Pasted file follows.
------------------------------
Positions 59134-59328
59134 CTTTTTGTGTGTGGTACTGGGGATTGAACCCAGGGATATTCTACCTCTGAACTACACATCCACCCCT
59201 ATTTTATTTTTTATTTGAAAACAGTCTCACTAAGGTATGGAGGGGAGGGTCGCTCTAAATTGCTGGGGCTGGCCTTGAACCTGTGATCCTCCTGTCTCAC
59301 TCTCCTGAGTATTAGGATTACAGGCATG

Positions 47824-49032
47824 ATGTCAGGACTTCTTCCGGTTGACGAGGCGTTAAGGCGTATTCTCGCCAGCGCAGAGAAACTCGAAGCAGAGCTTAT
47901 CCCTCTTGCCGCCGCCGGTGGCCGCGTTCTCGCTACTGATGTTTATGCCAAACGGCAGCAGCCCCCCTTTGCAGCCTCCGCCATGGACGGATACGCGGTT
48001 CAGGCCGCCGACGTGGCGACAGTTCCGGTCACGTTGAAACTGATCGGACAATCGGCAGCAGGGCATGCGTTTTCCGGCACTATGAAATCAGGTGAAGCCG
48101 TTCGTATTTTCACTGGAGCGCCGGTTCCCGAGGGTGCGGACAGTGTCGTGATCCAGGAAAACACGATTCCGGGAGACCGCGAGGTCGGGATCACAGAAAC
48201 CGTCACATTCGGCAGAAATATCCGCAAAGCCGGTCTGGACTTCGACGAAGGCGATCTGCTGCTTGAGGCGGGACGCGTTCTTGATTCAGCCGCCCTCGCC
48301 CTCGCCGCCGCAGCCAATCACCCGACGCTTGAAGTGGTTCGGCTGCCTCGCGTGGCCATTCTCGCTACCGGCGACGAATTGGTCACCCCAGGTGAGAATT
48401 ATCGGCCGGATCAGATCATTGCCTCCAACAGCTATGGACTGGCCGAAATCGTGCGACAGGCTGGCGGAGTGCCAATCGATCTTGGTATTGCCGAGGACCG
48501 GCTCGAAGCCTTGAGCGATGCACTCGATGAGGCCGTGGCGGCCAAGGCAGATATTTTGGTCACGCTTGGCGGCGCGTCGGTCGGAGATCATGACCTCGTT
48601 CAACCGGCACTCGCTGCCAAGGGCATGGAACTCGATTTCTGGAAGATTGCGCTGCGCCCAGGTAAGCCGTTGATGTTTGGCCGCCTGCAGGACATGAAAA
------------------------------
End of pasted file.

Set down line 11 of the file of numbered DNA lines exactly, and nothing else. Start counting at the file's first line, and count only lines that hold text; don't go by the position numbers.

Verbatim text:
48301 CTCGCCGCCGCAGCCAATCACCCGACGCTTGAAGTGGTTCGGCTGCCTCGCGTGGCCATTCTCGCTACCGGCGACGAATTGGTCACCCCAGGTGAGAATT